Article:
Half of Earth to Have Broadband by 2017

    Slide Show

    Five Ways Mobile and Cloud are Helping Build Better Bonds with Customers

    It was a typical early fall week, with cool days mixing with warm ones. We didn’t see any big news in the telecommunications and IT industries, but definitely found small announcements and insightful commentary that is worth our attention. Some highlights:

    More than Half the World to Have Broadband by 2017

    The latest version of the State of the Broadband report says that more than half of the people in the world will have broadband within three years. Not surprisingly, the current drivers are smartphones and tablets, according to Advanced Television.

    The number of devices, according to the report, will increase very quickly: from 2.3 billion at the end of 2013, to 2.9 billion by the end of this year and, finally, to 7.6 billion within five years. South Korea, at more than 98 percent, has the highest percentage of broadband penetration. It increased 1 percent from last year, which is not an easy trick when penetration is so high.

    Broadband to Western Massachusetts

    Much of upscale Massachusetts has broadband access, but 44 communities in the western part of the state haven’t yet joined the party.

    The state wants to do something about it, but it doesn’t want to do it alone. Mass Live reports that authorities are asking these communities to contribute $50 million to $70 million. That money will be combined with $50 million in state funding to build broadband access to homes and businesses.

    The first phase of the overall plan was to bring broadband to public institutions. It was completed using $40 million in state money and $45 million in stimulus funding. Now the focus turns to homes and businesses:

    The next phase is the so-called “final mile,” which would connect all of a town’s homes and businesses to high speed internet through a fiber optic network. The total cost for the project is estimated to be $100 million to $120 million.

    Wiring the communities that agree to provide a share of the funding will take three years.

    Should 2020 Be the 5G Deadline?

    The next big thing will be 5G. It’s an ambitious reimagining of cellular networks, and the industry sector has set 2020 as the date that it will happen. At the 5G Huddle in London, according to Lightreading, the wisdom of that 5G timeframe was brought into question.

    One participant, ETSI CTO Adrian Scrase, suggested that a timeline could better be determined after the standards-setting task at hand was set and better understood.

    Reporter Joanne Taaffe suggested that the deadline is there for a reason, however. South Korea and Japan have Olympic deadlines in 2018 and 2020, respectively, and as competitive pressures mount, the industry wants to guard against the emergence of a variety of incompatible standards. This has hurt the industry in the past.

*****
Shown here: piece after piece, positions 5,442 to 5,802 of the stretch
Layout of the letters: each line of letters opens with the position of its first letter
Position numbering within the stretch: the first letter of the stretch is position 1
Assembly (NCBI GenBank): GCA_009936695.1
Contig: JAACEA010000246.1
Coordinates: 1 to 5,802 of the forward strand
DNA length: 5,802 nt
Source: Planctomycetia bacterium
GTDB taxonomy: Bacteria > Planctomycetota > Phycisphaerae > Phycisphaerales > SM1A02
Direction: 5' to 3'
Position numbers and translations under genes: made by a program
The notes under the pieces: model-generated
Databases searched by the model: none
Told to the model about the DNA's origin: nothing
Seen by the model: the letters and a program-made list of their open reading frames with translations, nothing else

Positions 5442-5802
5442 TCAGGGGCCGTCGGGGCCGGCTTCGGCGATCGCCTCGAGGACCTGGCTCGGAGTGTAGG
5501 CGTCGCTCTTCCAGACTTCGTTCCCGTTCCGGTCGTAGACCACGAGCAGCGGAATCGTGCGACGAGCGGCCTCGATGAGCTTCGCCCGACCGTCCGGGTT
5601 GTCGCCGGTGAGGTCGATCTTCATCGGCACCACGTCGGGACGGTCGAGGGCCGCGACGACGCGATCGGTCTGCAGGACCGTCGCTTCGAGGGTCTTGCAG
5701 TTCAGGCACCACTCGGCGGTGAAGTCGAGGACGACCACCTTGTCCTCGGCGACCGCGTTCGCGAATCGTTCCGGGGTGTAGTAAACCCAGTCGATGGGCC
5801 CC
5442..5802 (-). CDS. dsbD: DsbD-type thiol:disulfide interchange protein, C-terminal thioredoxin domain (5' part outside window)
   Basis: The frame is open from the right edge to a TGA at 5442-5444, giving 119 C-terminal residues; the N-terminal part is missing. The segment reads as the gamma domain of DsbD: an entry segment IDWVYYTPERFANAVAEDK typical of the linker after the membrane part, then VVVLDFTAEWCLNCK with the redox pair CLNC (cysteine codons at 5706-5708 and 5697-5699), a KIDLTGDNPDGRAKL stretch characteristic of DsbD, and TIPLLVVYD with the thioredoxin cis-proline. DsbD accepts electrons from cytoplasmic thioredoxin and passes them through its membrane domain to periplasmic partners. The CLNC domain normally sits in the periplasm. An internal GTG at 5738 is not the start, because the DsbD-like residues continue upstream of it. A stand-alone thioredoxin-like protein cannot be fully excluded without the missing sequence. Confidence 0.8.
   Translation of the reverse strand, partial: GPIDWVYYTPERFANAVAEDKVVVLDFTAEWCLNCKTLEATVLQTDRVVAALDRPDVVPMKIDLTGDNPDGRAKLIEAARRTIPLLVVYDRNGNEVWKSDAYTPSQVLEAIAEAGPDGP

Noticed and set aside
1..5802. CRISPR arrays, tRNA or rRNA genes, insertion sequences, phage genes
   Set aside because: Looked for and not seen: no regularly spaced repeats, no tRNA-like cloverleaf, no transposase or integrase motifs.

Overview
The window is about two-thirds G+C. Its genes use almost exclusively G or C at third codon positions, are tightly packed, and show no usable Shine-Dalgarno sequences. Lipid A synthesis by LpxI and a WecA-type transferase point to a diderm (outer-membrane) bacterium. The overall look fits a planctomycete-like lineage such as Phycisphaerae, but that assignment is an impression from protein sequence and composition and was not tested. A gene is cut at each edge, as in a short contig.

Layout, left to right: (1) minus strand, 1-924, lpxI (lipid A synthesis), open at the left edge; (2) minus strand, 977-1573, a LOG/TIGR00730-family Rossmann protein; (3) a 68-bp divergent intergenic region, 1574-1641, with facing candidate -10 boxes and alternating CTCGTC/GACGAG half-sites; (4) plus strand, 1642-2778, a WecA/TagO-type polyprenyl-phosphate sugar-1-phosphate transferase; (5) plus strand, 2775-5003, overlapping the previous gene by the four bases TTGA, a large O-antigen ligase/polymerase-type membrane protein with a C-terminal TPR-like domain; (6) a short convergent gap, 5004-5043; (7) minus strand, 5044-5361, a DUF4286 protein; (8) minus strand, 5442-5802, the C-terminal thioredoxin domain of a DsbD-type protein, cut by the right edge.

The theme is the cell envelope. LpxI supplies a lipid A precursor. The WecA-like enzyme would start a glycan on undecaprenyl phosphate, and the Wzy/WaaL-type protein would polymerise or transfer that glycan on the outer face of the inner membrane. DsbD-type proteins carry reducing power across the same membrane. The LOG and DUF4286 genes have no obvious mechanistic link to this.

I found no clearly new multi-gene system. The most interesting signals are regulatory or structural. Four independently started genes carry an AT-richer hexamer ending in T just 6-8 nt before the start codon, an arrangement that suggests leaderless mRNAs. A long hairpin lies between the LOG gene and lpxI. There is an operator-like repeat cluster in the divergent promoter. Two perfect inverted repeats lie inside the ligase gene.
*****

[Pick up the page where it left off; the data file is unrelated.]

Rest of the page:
Ferreting Out Texting Drivers

    And, finally, comes a story about something that almost everyone will think is a good idea: a way to cut texting while driving. InformationWeek reports that ComSonics has come up with a device, similar to the familiar radar gun, that can detect when people are texting and driving.

    The device has the ability to distinguish between background noise and the signals a smartphone emits when sending a text. The device still must be tested with law enforcement agencies, however.

    Carl Weinschenk covers telecom for IT Business Edge. He writes about wireless technology, disaster recovery/business continuity, cellular services, the Internet of Things, machine-to-machine communications and other emerging technologies and platforms. He also covers net neutrality and related regulatory issues. Weinschenk has written about the phone companies, cable operators and related companies for decades and is senior editor of Broadband Technology Report. He can be reached at [email protected] and via twitter at @DailyMusicBrk.

    Carl Weinschenk
    Carl Weinschenk
    Carl Weinschenk Carl Weinschenk Carl Weinschenk is a long-time IT and telecom journalist. His coverage areas include the IoT, artificial intelligence, artificial intelligence, drones, 3D printing LTE and 5G, SDN, NFV, net neutrality, municipal broadband, unified communications and business continuity/disaster recovery. Weinschenk has written about wireless and phone companies, cable operators and their vendor ecosystems. He also has written about alternative energy and runs a website, The Daily Music Break, as a hobby.

    Latest Articles